The Internet Blanket of ChatGPT

I have not yet set myself to encounter or experiment with ChatGPT, the chat bot built on top of the GPT-3 natural language processing A.I. model that is quickly taking the world by storm. I don’t know how I feel about supporting the growth of an artificial intelligence platform through my own usage of it that will continue to train it. It’s almost like loading a bullet into the Terminator’s weapon (you know, Arnold Schwarzenegger kind of stuff), preparing it to return in the future to plug us into the matrix. But in all seriousness, your essentially training someone else’s product with data for its own benefit. I don’t know if that is good or bad. 

Anyway, Google has flipped a switch to publicly translate its own chat bot to be released for public use with its search engine, as ChatGPT threatens to pull market share significantly towards Microsoft’s search engine, Bing. The incorporation of these chat bots – and the language processing technology it sits on – into popular internet search platforms very well may change the way the average individual interacts with the internet – for better or for worse. 

Having seen some examples of ChatGPT in use, my mind has run to a theory over the near term on how this might affect our engagement with the internet. It could take away from the content creator’s ambitions, eliminate deep dives into knowledge, and essentially, monopolize user time from the standpoint of your preferred search engine. Here’s my thought on how these new platforms may blanket the internet for the average user:

I start inquiring into ChatGPT (or any similar product) and I can essentially receive the information I am looking for directly through this search as a summarization. Rather than running an internet search of “Prehistoric ages in time and their different dinosaurs,” I can now request “Tell me a summary of what dinosaurs existed in which age of their era.” That is a rather basic and dull request for the new platform, but you get what I am saying in a sense of ChatGPT is just going to spit the information requested at you, rather than you visiting a legitimate web page built by someone else on the manner to see the information directly. I go to Bing, and Bing tells me everything I want to know about dinosaurs, right there on No need to go to National Geographic anymore.  

If users are engaging and finding information directly through the ChatGPT enhanced platform, as a content creator on the internet, why would I want to articulate ideas and content that is going to gain less traffic, seeing less viewership, hurting my personal benefit from posting content, and contribute to the breadth of unlimited knowledge that a natural language processor is accumulating by scraping the web? The content creator’s content is getting viewed, perhaps over time, mostly by artificial intelligence, not the viewer. A viewer of my own piece of information isn’t going understand it the way I articulate it, but rather, see a summarization through ChatGPT. As a content creator, I am just napping underneath the blanket that covers the internet by the chat bot search engine and its underlying platform’s abilities.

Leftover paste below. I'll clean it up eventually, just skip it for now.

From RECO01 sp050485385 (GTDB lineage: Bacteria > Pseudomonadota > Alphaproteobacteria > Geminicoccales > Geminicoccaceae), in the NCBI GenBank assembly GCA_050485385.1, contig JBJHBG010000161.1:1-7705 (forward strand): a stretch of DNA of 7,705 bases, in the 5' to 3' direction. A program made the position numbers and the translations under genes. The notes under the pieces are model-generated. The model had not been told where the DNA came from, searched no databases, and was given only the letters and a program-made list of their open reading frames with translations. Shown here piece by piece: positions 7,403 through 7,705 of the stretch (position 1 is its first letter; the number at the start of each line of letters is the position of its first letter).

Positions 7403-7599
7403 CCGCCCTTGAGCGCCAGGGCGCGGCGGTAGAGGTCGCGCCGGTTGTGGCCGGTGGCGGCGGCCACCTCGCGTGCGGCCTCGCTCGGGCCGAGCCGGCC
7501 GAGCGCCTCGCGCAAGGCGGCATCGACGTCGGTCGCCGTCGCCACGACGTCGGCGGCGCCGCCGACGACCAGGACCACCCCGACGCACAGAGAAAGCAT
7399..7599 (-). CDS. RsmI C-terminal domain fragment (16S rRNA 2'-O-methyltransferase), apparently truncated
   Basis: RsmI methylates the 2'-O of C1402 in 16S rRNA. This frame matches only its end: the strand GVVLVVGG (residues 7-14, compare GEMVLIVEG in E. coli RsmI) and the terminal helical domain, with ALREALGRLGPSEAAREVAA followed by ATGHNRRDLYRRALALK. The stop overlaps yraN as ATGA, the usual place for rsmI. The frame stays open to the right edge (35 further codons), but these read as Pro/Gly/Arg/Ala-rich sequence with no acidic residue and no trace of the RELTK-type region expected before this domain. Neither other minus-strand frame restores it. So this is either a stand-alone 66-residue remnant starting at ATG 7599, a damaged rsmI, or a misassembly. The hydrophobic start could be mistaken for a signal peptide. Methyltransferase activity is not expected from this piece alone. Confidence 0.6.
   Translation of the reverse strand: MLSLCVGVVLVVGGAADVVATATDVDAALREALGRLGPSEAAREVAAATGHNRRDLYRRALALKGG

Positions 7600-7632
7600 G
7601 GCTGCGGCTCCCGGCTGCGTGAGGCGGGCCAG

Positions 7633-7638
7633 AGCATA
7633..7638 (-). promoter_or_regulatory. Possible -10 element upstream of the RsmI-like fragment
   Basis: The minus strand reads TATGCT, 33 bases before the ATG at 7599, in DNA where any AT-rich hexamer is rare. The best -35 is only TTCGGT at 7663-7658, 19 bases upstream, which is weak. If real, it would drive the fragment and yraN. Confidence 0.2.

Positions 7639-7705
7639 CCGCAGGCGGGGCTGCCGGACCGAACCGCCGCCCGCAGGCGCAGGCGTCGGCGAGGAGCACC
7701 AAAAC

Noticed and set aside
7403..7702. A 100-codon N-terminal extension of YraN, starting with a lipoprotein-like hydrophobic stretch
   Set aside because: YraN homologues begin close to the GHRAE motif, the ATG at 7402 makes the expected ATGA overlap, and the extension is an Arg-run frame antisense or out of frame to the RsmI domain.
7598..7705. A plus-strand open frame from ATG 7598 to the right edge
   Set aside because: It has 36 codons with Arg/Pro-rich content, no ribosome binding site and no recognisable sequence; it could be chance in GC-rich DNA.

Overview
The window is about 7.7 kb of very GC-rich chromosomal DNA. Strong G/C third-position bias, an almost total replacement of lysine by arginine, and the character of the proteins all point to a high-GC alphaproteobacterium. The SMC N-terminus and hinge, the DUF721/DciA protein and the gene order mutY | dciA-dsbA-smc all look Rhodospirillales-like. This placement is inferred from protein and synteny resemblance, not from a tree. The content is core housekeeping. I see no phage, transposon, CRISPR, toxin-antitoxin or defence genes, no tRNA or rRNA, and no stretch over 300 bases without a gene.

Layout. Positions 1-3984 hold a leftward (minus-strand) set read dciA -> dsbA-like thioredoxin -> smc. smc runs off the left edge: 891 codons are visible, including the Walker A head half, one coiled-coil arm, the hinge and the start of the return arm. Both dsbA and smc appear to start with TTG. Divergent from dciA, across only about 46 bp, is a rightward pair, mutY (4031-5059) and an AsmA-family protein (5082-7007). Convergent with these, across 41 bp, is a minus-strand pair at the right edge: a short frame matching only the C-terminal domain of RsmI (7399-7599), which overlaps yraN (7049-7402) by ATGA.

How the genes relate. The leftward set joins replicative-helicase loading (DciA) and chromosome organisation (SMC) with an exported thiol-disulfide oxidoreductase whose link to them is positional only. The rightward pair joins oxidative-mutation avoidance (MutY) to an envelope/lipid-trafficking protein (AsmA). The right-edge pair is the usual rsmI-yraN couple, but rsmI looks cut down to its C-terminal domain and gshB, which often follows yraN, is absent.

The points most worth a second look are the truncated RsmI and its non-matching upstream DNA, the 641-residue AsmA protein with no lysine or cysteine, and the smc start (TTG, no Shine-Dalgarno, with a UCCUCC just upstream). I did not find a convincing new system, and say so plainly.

That leads to the thought that the search engine, if not the fundamental home page of the internet already, could become the holder of your time as you scrape over the vastness of big data using the newest features of the search engine’s new tools. I could hypothetically collect whatever information I want, accompanied by a significant amount of detail, directly through the output of a search query, not having to experience the insignificance of going down to the source (the actual web pages themselves). Bing or Google could be the one stop shop to the internet. One web page to rule them all, one web page to find them, one web page to bring them all, and in the darkness bind them; in the land of technology where the shadows lie. Maybe Tolkien was onto something (Lord of the Rings).

Artificial intelligence could hypothetically axe the internet, as the internet axed the library, at least in some form. Maybe we just started to sprint after crawling for a while. Maybe we’re walking and will be sprinting tomorrow. I don’t know. These are just hypothetical thoughts as to the direction natural language processors could go. But if I am thinking of it, someone else likely is too, and perhaps, it’d be best to keep a critical level out of one eye as we move forward with it all. 

Side note: what would the actualization of this do to the internet advertising market?


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